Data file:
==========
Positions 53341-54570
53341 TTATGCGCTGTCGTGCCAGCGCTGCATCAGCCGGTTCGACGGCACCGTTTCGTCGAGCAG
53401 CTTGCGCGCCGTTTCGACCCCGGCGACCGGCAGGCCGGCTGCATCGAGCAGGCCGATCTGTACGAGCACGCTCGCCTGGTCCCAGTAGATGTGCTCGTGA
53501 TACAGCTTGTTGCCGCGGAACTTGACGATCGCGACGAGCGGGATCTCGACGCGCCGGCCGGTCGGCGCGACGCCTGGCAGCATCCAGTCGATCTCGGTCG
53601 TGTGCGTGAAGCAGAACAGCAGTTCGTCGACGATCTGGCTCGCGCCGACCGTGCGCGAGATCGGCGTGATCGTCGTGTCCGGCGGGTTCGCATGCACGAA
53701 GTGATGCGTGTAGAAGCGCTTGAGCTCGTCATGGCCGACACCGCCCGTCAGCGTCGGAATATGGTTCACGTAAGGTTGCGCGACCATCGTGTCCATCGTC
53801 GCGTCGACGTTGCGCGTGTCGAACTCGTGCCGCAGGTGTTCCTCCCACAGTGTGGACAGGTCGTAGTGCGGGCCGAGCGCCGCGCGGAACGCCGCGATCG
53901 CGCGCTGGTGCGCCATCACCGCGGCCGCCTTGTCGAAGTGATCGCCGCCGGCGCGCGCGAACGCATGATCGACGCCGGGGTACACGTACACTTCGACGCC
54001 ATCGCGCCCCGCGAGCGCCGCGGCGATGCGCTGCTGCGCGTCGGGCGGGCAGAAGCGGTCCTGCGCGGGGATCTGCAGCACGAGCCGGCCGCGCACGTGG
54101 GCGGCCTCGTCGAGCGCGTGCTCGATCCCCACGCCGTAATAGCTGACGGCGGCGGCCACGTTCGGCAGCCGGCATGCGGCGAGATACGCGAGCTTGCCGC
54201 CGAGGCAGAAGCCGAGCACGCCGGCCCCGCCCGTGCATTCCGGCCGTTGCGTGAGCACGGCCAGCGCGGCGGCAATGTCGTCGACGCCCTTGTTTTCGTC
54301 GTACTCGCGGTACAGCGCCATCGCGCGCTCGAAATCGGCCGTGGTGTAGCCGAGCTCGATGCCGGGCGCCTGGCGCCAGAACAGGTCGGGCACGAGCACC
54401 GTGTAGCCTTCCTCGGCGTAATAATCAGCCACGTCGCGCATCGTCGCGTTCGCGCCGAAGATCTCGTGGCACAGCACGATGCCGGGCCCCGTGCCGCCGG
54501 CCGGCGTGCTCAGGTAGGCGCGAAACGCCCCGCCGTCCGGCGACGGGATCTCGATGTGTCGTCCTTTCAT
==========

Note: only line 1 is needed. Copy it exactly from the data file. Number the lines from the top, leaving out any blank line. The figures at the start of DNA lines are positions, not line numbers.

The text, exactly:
Positions 53341-54570